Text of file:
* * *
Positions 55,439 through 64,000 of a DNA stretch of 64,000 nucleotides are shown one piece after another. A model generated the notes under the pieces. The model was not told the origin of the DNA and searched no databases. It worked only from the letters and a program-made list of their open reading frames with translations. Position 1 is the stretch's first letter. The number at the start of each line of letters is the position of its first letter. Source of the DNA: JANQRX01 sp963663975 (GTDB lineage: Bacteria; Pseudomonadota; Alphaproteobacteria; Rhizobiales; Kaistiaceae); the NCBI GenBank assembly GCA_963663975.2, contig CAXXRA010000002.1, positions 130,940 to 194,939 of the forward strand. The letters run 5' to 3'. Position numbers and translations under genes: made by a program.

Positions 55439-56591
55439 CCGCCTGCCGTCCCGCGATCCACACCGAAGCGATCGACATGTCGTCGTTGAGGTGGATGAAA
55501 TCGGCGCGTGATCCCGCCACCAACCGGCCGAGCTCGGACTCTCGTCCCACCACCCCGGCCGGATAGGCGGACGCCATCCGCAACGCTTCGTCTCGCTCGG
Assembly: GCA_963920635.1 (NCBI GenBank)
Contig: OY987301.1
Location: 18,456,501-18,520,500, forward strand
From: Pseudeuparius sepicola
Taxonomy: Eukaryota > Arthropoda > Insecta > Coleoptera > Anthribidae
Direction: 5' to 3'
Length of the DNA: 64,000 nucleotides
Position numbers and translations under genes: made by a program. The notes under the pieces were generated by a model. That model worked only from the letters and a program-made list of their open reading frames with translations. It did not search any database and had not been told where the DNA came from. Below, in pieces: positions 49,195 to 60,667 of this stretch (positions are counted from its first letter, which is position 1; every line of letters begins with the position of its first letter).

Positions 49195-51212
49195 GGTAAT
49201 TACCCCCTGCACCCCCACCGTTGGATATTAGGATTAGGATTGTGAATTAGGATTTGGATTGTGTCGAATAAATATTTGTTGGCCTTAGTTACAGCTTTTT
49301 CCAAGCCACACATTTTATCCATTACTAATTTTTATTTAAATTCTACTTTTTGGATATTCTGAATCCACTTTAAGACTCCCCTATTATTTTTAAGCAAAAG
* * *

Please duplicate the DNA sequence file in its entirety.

Positions 55,439 through 64,000 of a DNA stretch of 64,000 nucleotides are shown one piece after another. A model generated the notes under the pieces. The model was not told the origin of the DNA and searched no databases. It worked only from the letters and a program-made list of their open reading frames with translations. Position 1 is the stretch's first letter. The number at the start of each line of letters is the position of its first letter. Source of the DNA: JANQRX01 sp963663975 (GTDB lineage: Bacteria; Pseudomonadota; Alphaproteobacteria; Rhizobiales; Kaistiaceae); the NCBI GenBank assembly GCA_963663975.2, contig CAXXRA010000002.1, positions 130,940 to 194,939 of the forward strand. The letters run 5' to 3'. Position numbers and translations under genes: made by a program.

Positions 55439-56591
55439 CCGCCTGCCGTCCCGCGATCCACACCGAAGCGATCGACATGTCGTCGTTGAGGTGGATGAAA
55501 TCGGCGCGTGATCCCGCCACCAACCGGCCGAGCTCGGACTCTCGTCCCACCACCCCGGCCGGATAGGCGGACGCCATCCGCAACGCTTCGTCTCGCTCGG
Assembly: GCA_963920635.1 (NCBI GenBank)
Contig: OY987301.1
Location: 18,456,501-18,520,500, forward strand
From: Pseudeuparius sepicola
Taxonomy: Eukaryota > Arthropoda > Insecta > Coleoptera > Anthribidae
Direction: 5' to 3'
Length of the DNA: 64,000 nucleotides
Position numbers and translations under genes: made by a program. The notes under the pieces were generated by a model. That model worked only from the letters and a program-made list of their open reading frames with translations. It did not search any database and had not been told where the DNA came from. Below, in pieces: positions 49,195 to 60,667 of this stretch (positions are counted from its first letter, which is position 1; every line of letters begins with the position of its first letter).

Positions 49195-51212
49195 GGTAAT
49201 TACCCCCTGCACCCCCACCGTTGGATATTAGGATTAGGATTGTGAATTAGGATTTGGATTGTGTCGAATAAATATTTGTTGGCCTTAGTTACAGCTTTTT
49301 CCAAGCCACACATTTTATCCATTACTAATTTTTATTTAAATTCTACTTTTTGGATATTCTGAATCCACTTTAAGACTCCCCTATTATTTTTAAGCAAAAG